Once I had discovered King Arthur, and the stories just started coming. First, I wrote a trilogy about Merlin, The Hawk and the Wolf, The Hawk and the Cup, and The Hawk and the Huntress.  Merlin has to try to control the supernatural gifts he has been given, and at the same time search for the long-lost sword of the ancient kings of Britain, Excalibur. 

     The McCracken books started with a board game called Forbidden Island, which is about getting treasures from an island before it sinks beneath the sea.  My family thought we should all write stories based on the game, which we loved, and had been playing for over a year.  Each one of us began to write a story.  I didn’t want to do it, at first—I was too wrapped up in my books about King Arthur.  But then, very reluctantly, I sat down at the computer, and thought about how each player in the game could be a character in a story.  When we had played the game, I had played the engineer character, so my character in the st     ory would be an engineer. 

    What would an engineer be doing?  For some reason, it seemed right that he should be on safari—then he would be a little bit like Allan Quartermain, the hero of H. Rider Haggard’s adventure stories.  All the other characters just fell into place—each based on a family member, and each with a different role depending on his or her part in the board game.  By the time I’d introduced each of the characters, I knew where my story was going to go, and most of the key episodes.  I don’t usually make stories up on the spur of the moment, like this, but McCracken and the Lost Island did grow like that—the game gave me the plot and characters.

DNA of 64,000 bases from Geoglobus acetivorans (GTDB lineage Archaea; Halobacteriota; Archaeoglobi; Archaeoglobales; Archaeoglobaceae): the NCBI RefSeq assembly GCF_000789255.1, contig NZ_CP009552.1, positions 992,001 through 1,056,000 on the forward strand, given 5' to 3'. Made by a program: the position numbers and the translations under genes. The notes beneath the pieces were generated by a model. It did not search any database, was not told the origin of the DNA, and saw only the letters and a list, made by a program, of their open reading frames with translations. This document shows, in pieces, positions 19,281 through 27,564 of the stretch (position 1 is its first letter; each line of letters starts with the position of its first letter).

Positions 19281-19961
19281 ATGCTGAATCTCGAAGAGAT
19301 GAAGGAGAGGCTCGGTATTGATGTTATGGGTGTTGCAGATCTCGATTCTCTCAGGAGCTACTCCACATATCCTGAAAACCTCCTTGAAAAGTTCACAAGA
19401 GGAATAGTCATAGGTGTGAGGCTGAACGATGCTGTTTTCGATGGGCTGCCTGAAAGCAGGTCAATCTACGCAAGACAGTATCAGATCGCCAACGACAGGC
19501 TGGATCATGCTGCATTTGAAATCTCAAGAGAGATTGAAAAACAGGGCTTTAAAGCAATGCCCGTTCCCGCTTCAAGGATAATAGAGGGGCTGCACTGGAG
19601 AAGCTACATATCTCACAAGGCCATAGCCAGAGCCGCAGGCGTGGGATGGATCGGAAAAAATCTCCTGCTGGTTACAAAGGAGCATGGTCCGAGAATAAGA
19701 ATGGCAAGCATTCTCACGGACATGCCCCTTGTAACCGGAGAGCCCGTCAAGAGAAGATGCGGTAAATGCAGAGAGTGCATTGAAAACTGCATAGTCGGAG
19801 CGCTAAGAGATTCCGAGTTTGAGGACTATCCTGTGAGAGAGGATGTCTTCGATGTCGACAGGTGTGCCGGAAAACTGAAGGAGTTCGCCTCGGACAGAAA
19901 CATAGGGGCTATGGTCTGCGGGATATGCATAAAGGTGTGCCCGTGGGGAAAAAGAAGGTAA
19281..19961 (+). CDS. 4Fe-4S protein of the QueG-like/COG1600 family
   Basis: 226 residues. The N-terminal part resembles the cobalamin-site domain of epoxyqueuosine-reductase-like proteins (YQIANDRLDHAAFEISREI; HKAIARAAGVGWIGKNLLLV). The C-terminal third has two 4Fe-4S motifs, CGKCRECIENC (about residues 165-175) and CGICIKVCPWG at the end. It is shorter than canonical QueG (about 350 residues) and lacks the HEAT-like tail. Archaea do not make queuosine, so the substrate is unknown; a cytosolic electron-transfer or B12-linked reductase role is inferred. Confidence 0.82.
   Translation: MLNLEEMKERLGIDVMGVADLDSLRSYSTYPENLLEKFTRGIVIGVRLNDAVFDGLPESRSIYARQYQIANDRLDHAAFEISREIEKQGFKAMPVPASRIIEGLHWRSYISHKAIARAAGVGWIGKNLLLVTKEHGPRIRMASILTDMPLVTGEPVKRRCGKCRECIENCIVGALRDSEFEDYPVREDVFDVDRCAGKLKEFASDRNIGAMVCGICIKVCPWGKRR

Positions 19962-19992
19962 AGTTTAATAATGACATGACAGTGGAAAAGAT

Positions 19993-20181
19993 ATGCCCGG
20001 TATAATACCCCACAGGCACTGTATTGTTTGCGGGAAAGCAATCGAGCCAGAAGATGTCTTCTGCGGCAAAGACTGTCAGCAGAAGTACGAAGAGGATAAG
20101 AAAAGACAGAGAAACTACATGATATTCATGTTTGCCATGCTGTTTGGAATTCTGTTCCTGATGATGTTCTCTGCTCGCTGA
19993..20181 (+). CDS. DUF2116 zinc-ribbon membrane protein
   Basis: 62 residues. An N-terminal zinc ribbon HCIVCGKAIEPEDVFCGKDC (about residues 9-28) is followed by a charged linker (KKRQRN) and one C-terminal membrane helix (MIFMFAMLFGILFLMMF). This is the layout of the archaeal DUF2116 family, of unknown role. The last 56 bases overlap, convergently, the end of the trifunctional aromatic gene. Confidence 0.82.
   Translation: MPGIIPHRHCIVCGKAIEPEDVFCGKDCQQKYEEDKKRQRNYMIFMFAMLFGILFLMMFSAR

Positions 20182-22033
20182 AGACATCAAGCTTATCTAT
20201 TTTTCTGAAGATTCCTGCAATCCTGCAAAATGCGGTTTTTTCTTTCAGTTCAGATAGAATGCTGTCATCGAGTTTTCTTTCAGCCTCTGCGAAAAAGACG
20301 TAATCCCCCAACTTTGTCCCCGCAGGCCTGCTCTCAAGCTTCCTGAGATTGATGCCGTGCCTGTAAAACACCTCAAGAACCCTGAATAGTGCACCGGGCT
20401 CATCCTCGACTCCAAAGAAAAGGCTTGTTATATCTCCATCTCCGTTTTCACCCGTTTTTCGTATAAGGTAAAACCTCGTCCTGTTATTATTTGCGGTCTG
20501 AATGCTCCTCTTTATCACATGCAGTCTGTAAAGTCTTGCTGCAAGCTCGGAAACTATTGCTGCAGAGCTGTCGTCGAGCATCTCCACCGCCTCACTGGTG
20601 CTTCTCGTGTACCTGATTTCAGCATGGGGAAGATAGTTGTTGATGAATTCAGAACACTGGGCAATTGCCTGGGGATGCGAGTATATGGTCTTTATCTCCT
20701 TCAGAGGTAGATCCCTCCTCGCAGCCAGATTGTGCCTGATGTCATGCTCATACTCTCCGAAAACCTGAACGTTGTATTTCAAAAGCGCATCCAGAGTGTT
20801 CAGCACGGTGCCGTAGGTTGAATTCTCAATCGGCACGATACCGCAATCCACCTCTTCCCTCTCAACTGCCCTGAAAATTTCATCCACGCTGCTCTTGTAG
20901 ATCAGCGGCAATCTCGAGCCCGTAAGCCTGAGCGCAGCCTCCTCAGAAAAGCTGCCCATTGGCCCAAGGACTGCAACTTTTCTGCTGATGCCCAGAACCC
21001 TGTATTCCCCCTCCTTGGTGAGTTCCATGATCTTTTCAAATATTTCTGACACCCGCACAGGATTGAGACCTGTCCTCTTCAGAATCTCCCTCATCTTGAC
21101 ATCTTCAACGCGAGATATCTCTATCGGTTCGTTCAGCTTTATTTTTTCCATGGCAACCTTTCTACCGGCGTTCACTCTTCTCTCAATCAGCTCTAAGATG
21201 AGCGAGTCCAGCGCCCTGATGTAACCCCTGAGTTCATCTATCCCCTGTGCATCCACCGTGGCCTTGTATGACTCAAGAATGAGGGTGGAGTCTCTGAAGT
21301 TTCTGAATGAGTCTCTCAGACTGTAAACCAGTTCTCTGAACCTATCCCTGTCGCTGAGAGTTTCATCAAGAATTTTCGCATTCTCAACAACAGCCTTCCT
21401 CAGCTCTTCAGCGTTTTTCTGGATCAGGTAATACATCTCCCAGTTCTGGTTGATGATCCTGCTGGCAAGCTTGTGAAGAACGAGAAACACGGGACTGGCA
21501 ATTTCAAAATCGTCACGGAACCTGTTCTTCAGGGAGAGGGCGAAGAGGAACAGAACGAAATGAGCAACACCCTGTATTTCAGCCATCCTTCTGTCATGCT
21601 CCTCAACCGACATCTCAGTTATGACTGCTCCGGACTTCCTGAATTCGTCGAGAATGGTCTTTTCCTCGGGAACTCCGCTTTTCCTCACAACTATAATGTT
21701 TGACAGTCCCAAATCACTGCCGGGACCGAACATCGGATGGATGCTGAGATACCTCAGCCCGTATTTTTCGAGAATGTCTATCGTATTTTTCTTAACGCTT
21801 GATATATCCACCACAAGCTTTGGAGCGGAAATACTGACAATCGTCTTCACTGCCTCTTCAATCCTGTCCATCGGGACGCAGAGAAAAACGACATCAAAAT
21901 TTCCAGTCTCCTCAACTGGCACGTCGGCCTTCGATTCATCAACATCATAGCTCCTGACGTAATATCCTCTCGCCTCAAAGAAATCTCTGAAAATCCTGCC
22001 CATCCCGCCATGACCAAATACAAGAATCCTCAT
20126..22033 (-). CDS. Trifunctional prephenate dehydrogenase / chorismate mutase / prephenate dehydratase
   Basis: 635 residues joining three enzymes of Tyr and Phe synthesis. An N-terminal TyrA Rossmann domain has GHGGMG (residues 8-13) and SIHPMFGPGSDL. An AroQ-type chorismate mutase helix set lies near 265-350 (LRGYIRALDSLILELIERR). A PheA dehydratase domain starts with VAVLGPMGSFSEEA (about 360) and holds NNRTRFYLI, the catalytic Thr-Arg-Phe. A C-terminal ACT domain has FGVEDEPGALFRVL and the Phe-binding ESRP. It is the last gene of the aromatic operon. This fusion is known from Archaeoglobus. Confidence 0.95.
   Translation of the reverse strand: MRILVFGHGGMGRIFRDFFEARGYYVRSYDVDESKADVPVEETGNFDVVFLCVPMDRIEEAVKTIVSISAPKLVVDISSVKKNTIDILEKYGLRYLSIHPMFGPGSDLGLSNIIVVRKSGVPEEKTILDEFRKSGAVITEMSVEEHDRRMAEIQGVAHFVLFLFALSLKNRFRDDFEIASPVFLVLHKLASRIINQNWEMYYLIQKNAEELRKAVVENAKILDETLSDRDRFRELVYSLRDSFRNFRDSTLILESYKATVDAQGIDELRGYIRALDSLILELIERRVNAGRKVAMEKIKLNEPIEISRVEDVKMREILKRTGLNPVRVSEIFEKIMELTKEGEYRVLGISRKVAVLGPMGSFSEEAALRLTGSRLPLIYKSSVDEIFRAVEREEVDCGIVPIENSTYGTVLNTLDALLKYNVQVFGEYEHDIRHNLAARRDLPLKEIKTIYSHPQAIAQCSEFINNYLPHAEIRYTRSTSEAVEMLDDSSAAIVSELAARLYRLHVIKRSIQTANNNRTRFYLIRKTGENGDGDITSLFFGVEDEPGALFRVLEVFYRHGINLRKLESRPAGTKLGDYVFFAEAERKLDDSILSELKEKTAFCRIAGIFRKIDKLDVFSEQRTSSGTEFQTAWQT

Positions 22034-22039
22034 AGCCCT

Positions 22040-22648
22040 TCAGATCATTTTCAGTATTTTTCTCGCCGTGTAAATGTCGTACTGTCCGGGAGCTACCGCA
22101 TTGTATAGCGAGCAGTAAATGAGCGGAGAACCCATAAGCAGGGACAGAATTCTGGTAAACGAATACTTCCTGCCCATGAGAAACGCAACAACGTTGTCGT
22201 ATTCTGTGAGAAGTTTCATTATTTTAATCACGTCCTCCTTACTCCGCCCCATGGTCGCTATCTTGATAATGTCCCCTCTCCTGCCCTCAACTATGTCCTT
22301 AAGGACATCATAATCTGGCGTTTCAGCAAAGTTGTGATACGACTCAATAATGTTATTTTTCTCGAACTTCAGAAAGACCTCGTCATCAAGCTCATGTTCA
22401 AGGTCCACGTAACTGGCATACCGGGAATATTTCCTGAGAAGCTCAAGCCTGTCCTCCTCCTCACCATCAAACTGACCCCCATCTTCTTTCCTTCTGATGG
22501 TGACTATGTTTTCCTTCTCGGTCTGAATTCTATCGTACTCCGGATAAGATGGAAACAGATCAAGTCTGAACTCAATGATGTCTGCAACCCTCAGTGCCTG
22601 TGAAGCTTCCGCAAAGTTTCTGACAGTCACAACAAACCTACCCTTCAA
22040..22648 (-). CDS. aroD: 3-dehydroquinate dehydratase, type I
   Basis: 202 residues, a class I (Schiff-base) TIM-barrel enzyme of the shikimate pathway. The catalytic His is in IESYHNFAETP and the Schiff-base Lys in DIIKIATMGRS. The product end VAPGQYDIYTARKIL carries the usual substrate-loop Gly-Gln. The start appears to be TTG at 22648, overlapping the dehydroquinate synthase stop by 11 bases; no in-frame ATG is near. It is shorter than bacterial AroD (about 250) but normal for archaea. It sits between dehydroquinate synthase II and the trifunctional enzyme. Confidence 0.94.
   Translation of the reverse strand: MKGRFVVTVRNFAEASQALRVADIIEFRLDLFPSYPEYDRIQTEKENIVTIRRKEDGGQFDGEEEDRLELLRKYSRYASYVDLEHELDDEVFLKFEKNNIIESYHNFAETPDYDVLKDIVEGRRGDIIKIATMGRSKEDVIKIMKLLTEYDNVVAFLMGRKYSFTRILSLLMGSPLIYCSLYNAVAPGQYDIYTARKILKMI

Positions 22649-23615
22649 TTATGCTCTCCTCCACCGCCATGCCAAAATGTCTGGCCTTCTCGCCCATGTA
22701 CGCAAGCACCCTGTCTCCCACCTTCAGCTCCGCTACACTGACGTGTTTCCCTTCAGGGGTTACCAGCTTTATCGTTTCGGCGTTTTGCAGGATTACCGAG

When I read the first chapter to my family, my wife said, “You should publish that—Catholic boys need adventure stories like that.”  In the end, I was the only member of my family to finish his or her story.  Since then, there have been three more McCracken adventure stories.  They’re fun to write, especially because of the research I have to do into the World War I era and the different areas McCracken visits.

      The time is ripe for this Renaissance in Catholic arts and letters, and I would like to help the new generation of Catholic authors get published. If you are a senior in high school or older, I would encourage you to think about learning how to manage your writing career on the Via Nova Catholic Education Program (www.vianovaprogram.org); if you are younger than eighteen, I’d be happy to look at any story you have written and offer my thoughts on it. Just contact me at markadderley@sbcglobal.net.

By Mark Adderley